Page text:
June 20, 2012


L.A. rockers Beware of Darkness are on the verge of breaking out following a surge of buzz around their highly-acclaimed Howl EP (Bright Antenna/ILG). The 4-song EP features the infectious single “Howl,” which has been featured on KROQ shows including “Jonesy’s Jukebox,” “Locals Only” and “Out of Order.” Likewise, SPIN declares it “a Zeppelin-riffing, bluesy face-stomper…think a more suped-up Black Keys.”

Helmed by 21-year old guitar wunderkind Kyle Nicolaides, Beware of Darkness’s mind-bending live show was captured on film at a performance at the Troubadour on May 6. Watch the video here:

“Howl” is currently streaming at, but you can check out the rest of the EP at Baeble Music, who asserts, “In a world where so many of the garage rock bands are beginning to blur and melt in our minds, Beware of Darkness manages to chart their own path….” Listen here:

Nicolaides got his start performing solo shows around Los Angeles at The Viper Room, El Rey Theatre, and The Roxy where he quickly garnered industry buzz. His sound is heavily influenced by his relatively sheltered Santa Barbara upbringing, where as a child the only music he was allowed to listen to was Led Zeppelin and The Beatles.

 Nicolaides’ Beware of Darkness bandmates consist of Tony Cupito (drums) and Daniel Curcio (bass). They connected over a mutual respect and admiration for Blues, Gospel, and Motown. Imagine Bowie’s “Hunky Dory” with low detuned, primal Zeppelin-esque guitar riffs. They all met in L.A, where Curcio (a New Jersey native) was visiting after discovering he had a long lost brother. The three came together to form Beware of Darkness, taking the name from a George Harrison song, and signed to Bright Antenna in late 2011 joining label mates OMD, The Wombats, and Middle Class Rut.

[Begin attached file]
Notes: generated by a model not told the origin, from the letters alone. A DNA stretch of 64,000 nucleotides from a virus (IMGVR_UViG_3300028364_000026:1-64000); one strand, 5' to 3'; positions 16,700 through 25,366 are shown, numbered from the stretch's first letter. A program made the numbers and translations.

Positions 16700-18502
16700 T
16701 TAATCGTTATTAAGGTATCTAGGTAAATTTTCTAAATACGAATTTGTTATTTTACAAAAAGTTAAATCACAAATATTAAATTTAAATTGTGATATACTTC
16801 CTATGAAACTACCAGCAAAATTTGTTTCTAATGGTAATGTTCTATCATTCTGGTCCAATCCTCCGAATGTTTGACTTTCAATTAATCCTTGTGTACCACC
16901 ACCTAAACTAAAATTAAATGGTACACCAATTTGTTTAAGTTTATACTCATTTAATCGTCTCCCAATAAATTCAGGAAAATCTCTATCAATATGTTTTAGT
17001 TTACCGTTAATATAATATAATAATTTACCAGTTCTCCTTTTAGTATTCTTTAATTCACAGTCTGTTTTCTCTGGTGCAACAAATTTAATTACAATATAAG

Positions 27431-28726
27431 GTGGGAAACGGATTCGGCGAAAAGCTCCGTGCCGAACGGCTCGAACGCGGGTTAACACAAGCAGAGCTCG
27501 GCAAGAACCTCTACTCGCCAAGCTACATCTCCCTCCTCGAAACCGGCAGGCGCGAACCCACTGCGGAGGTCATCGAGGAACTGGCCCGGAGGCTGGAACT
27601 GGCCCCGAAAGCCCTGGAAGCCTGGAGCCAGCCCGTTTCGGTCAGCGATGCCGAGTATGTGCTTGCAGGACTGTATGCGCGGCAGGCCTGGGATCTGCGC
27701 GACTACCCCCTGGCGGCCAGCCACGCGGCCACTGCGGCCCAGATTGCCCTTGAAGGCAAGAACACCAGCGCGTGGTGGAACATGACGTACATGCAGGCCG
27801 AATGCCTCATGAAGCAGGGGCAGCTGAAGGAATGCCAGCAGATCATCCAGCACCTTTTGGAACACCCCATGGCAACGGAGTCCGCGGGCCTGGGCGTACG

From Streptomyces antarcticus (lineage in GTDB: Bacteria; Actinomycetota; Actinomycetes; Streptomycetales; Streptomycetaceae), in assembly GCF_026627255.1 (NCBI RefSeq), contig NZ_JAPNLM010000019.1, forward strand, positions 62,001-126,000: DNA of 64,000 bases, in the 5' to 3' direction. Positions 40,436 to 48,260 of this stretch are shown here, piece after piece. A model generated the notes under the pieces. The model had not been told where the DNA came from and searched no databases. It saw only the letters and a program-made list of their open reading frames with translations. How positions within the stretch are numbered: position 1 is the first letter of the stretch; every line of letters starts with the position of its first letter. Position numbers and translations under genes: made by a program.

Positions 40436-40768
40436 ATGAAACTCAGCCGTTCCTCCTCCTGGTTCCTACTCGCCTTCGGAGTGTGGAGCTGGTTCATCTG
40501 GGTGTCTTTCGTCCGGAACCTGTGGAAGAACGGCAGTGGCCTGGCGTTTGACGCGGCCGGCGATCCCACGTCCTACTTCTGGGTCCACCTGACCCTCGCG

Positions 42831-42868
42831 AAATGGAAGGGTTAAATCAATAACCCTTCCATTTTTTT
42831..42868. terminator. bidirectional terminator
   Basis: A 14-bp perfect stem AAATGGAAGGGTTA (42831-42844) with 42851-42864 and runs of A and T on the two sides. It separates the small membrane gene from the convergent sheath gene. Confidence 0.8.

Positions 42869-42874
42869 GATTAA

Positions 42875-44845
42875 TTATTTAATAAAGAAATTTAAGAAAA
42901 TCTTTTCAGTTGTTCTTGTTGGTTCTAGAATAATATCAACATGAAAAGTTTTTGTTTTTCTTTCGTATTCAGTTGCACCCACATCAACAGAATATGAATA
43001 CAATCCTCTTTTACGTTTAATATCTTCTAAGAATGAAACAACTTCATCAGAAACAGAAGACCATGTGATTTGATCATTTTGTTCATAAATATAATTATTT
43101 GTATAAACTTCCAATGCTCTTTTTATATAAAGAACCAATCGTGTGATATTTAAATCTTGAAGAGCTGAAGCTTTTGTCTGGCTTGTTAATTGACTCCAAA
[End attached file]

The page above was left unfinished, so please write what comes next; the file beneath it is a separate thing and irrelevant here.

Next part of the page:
Lyrically, Nicolaides cites literary influences, Sylvia Plath, Emily Dickinson, and David Foster Wallace. He delivers scathing lyrical content in a snarling howl tackling subject matters of depression, chaste women, pedophile priests, and post-modern paranoia. Incredibly potent and precise, these are lyrics meant to evoke reactions. “I want to make music for people who want something deeper, something human, and flawed,” explains Nicolaides. “I don’t believe in escapism. The music is meant to be dark, but in a more reflective way.”

HOWL EP Track Listing:

  1. “Howl”
  2. “Ghost Town”
  3. “Culture Bomb”
  4. “Holy Men”


Facebook * Twitter * Official Site * iTunes 


You Might Also Like

No Comments

Leave a Reply

This site uses Akismet to reduce spam. Learn how your comment data is processed.